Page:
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With each volume of the Stormlight Archives it is getting harder to review without giving spoilers, and whilst I’ve tried my hardest to keep plot details to a minimum and concentrate more on characters and themes, please be aware there will be some spoilers for previous books in the series and perhaps minor ones for Rhythm of War.


RhythmOfWarUKCover.jpg?resize=195%2C300&What can I say about the Stormlight Archives which I haven’t already said? I don’t think anything I write here could even begin to express how phenomenal this series is. Now that I have come to finish the fourth book, my mind is a buzz with the sheer magnitude of the events which took place in this novel, the revelations which made me audibly gasp and the character arcs which finally came to a sense of resolution. 

Rhythm of War is a book which catapulted me into a hurricane of emotions, and in its aftermath I was left stunned and heartbroken and longing for even more. 

In the opening chapters we see that a year has passed since the events of Oathbringer and that Alethkar is still in the hands of the enemy. Yet the Knights Radiants, now grown vastly in numbers, are fighting back. Sanderson scarcely lets the reader catch their breath as he uncharacteristically dives straight into a more action packed plot. From the very onset Rhythm of War ups the stakes in ways which were both unexpected and entirely exhilarating. We were lulled into a false sense of security that our Radiants had excelled in their powers enough to make them almost indestructible, we were wrong. We thought the Fused were primitive, unskilled and unintelligent, we were wrong. We thought our well loved characters wouldn’t possibly face any more pain: we were so wrong.

“No army, no matter how clean its reputation, walked away from war untainted. And no leader, no matter how noble, could help but sink into the crem when he stepped into the game of conquest.”

Yet, that’s not to say this instalment is more plot driven than it is character driven. On the contrary, Sanderson manages to develop every single character in the most impactful and gripping ways, which is something that I have now come to expect. From very early on it is clear that each character is going to be pushed in different directions, their abilities are going to be put to the test and we will witness what happens when they are placed into new roles. For example, Dalinar has to take a step back from warfare and discover more about what a Bondsmith can actually do. Whereas Jasnah has to adapt in her role as Queen and take an active part in warfare. My vulnerable Shallan must finally face her past, and Kaladin, my sweet, poor beloved Kaladin, has to learn other ways to fight and survive. Throughout the entirety of Rhythm of War we watch each character strengthen, grow, learn, or just simply endure.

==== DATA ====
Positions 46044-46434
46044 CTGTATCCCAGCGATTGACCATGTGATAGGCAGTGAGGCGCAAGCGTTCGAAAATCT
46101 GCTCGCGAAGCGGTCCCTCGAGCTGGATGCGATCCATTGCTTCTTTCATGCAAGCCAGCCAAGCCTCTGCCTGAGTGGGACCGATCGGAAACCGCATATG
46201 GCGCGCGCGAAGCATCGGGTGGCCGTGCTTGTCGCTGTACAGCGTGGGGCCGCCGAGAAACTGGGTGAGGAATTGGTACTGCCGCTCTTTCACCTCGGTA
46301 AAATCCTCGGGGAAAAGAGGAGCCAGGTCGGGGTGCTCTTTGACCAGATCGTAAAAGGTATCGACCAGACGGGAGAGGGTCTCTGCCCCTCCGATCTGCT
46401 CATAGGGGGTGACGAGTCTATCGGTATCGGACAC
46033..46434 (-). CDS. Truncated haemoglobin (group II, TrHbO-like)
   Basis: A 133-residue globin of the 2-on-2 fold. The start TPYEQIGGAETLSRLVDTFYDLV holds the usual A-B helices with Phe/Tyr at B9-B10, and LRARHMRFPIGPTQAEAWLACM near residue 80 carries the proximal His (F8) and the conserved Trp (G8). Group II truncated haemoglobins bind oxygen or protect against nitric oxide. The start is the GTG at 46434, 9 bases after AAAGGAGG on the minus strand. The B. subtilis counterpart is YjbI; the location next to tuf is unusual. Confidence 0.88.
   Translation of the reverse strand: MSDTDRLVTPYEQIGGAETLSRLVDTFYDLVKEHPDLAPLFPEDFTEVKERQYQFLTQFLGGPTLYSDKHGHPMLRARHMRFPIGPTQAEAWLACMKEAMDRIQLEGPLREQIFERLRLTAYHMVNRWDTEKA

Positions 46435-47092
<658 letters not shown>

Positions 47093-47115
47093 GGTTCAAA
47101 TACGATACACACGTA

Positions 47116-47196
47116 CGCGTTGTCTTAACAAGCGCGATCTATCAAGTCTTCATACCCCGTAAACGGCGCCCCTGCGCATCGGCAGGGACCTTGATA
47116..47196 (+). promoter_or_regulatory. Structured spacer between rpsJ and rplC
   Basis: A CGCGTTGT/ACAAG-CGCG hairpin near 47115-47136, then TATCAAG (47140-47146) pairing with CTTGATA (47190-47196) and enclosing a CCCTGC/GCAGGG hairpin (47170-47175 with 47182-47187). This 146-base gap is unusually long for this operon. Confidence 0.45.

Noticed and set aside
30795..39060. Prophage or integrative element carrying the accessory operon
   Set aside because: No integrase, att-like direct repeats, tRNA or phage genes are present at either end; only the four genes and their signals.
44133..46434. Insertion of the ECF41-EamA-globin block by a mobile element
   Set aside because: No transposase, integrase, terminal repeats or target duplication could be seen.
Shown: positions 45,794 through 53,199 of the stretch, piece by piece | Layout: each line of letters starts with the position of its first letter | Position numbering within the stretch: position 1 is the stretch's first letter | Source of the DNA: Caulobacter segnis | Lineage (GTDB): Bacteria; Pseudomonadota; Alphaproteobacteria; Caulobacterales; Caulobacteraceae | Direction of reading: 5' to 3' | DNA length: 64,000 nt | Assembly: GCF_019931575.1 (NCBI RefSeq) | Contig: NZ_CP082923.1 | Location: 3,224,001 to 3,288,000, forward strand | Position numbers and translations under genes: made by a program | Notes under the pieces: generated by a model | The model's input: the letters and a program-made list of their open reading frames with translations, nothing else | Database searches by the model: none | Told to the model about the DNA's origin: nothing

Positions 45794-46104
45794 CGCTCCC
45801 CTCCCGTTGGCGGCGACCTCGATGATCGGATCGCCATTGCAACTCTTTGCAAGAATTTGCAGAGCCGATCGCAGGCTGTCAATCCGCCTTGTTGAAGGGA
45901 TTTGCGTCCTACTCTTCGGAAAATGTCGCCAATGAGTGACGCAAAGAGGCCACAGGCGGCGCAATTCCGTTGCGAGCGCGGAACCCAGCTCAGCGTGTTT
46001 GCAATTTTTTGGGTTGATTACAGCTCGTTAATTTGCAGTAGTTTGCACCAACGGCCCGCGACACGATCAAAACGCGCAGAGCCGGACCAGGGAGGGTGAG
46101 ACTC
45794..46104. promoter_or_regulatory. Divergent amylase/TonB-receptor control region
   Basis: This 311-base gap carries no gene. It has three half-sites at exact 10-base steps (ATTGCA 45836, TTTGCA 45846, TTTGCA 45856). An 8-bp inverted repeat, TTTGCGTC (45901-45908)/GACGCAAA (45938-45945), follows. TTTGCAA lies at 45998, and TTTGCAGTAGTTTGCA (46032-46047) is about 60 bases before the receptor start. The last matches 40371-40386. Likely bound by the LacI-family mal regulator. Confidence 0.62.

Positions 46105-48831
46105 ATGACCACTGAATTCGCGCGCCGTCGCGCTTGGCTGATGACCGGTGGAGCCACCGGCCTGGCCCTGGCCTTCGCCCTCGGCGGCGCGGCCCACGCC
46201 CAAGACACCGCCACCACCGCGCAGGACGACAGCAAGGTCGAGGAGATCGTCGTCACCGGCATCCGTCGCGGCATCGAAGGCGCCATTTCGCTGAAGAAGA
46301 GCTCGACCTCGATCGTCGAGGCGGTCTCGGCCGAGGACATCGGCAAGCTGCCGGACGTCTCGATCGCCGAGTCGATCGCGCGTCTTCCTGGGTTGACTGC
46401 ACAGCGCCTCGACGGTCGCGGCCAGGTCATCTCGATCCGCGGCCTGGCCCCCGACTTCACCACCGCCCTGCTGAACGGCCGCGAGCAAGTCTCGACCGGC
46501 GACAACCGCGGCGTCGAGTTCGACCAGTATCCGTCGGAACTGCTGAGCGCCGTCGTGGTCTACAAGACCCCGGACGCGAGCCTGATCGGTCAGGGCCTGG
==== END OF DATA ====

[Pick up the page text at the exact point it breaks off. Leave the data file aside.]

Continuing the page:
Kaladin and Syl fan art by Charlotte  (@CCCrystalClear_ on Twitter)

Over the course of this series I feel as though many of these characters, be they main or minor ones, have become like old friends, or even stronger than that – family. That is why when I say that this book was painful to read at times, I say it with sincerity. I am an emotional reader, and damn you Sanderson, this book hit me with such an immense wave of sorrow. Each character goes through truly emotionally intense journeys, particularly Shallan and Kaladin. Mental health representation has always been a key theme throughout Stormlight Archives and I feel that Rhythm of War brings this to light even further as these characters both reach breaking point. There is an atmosphere of utter weariness permeating the main characters – the ongoing battle has finally taken its toll. The Dog and the Dragon is a chapter which heartbreakingly portrays Kaladin heading towards his darkest self, when Wit, the absolute treasure, comes and tells him a story. Sanderson perfectly reflects why I love stories here, and perhaps reflects why many people who suffer from anxiety and depression read – stories offer moments of solace, they help to show us there is always light through whatever darkness life puts us through.

“He didn’t know what had happened to him. He walked a place of constant winds. The faces of those he loved appeared in haunting shadows, each one begging for help. Flashes of light burned his skin, blinded him. The light was angry. And though Kaladin longed to escape the darkness, each new flash trained him to be more afraid of the light.”

Rhythm of War offers an expanded range of diversity too. The many members of Kaladin’s Bridge Four are the prime example of this. Several chapters throughout are devoted to Rlain, Dabbid, Renarin and Teft, who each represent disability, autism, and those who have been afflicted by racial prejudice and drug addiction. Bridge Four has always been a home for the outcasts, a beacon for the underdogs, and often a family for the broken. They are the very embodiment of the ideal, “strength before weakness”.